A major incident in the second British Superbike race involving both Rizla Suzuki riders brought a premature end to the weekend's racing at Oulton Park on bank holiday Monday.

Oil from John Reynolds' blown engine resulted in mayhem as first Reynolds and then teammate Karl Harris followed by Dean Thomas, Dean Ellison and Gary Mason fell victim to the slippery surface on the run into Cascades.

Harris suffered multiple injuries and concussion in the incident, which saw his race-bike disintegrate in dramatic fashion, launching its fuel tank 60ft into the air. The race was immediately red-flagged and after much deliberation the riders decided the contaminated track surface was unsafe. The Superbike result was therefore declared as of the previous lap to the stoppage and the supporting 125 race was cancelled.

The Padgett's team suffered it's own minor Oulton drama when rider Phil Giles was disqualified from Sunday's Superpole having posted 15th fastest time in qualifying. Giles' clutch showed signs of slipping, requiring a change before the Superpole competition. Unfortunately the change could not be completed before the time limit and the Nottingham rider missed his slot by the narrowest of margins.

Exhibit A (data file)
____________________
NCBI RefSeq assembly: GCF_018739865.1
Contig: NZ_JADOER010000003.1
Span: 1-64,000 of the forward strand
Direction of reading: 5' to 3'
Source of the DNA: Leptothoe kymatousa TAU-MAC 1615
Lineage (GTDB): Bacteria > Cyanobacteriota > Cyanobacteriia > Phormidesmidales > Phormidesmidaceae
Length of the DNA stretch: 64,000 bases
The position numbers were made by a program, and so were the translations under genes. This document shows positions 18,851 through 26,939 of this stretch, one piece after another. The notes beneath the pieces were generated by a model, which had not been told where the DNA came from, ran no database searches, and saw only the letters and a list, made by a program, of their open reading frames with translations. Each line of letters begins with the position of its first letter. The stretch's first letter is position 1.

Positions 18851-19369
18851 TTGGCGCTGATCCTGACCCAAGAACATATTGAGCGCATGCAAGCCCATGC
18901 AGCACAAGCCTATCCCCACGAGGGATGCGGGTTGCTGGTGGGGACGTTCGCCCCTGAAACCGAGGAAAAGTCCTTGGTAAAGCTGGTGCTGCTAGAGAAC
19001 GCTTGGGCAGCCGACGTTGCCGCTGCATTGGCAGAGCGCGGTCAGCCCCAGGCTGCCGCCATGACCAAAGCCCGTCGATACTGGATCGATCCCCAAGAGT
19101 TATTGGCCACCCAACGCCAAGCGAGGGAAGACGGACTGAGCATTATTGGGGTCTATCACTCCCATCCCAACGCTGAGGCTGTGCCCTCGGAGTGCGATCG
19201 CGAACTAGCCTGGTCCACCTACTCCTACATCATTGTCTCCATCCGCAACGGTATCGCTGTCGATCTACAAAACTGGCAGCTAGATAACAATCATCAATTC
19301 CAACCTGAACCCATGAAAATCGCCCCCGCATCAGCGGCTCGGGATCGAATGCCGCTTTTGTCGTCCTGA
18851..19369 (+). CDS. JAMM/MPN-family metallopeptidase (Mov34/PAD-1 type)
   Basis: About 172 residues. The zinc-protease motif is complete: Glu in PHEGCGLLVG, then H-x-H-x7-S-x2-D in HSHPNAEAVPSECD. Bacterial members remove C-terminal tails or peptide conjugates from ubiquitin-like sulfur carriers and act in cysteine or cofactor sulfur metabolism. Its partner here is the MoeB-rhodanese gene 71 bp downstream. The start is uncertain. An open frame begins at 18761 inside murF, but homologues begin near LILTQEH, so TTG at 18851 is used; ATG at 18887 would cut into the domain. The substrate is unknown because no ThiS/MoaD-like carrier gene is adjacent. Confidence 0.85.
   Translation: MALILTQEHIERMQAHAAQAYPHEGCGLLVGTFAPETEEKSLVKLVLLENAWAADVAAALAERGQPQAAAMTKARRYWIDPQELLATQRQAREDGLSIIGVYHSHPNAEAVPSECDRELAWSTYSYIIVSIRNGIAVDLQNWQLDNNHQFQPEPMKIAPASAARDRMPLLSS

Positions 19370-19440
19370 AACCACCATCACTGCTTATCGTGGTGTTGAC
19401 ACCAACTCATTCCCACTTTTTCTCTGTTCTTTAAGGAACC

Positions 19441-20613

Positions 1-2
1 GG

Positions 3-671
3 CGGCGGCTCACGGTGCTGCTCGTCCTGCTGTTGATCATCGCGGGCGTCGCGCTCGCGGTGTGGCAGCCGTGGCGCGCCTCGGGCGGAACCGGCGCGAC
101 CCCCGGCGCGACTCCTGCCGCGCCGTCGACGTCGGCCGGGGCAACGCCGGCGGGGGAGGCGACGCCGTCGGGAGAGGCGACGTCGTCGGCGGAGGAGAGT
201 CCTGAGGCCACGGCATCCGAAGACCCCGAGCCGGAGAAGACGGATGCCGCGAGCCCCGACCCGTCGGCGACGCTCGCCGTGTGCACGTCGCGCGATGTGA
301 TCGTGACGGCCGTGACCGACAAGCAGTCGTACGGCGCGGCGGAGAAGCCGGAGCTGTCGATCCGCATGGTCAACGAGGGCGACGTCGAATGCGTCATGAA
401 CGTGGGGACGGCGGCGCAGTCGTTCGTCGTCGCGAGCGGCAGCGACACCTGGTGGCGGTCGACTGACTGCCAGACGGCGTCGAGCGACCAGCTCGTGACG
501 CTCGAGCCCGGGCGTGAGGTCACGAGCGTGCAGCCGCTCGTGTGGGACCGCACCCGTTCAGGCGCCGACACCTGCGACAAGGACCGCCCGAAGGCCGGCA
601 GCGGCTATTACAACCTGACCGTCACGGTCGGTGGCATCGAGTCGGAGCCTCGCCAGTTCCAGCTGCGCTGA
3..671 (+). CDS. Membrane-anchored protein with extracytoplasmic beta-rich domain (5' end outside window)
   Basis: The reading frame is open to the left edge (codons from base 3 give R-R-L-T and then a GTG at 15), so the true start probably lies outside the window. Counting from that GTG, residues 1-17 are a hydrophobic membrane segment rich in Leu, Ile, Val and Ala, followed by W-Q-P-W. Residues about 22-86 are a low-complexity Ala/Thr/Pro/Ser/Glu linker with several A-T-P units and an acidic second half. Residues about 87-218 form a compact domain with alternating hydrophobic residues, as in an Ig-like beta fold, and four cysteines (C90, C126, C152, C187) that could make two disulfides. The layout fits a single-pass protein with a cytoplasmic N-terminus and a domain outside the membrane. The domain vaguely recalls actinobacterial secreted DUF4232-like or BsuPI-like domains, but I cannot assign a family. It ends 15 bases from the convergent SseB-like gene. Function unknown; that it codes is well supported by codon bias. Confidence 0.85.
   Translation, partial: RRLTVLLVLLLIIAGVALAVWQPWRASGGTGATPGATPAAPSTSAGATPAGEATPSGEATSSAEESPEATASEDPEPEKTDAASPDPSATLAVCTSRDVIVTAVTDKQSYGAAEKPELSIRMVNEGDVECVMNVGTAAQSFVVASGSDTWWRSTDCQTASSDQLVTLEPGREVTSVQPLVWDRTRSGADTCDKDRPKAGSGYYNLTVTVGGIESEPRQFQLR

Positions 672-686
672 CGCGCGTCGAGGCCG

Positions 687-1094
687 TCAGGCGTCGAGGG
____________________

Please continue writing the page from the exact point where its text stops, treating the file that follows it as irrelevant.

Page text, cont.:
Under the current rules, this meant Giles losing his qualifying time and having to start from the back of the grid, not just the back of the 16 Superpole riders.

Despite being the fastest Suzuki through the sector speed trap in the morning warm-up Giles struggled to make up for the poor grid position, finishing a respectable 16th in race 1 and a disappointing 19th in the shortened race 2.

"It was right not to re-start the second race with the track in such a slippery condition, but it would have been nice to have the opportunity to get the bike into a more representative finishing position," said the frustrated 26-year-old.

Teammate Marty Nutt, still not 100 per cent due to a foot injury that kept him out for the first two events of the season, continued his steep Superbike learning curve but found it difficult to optimise the big Suzuki for the twisty Cheshire track.

"It's not an easy track if you're still learning the bike," said the Ulsterman, "but we've got Snetterton next and with the testing schedule we've got planned I'm looking forward to making up some of the lost ground."



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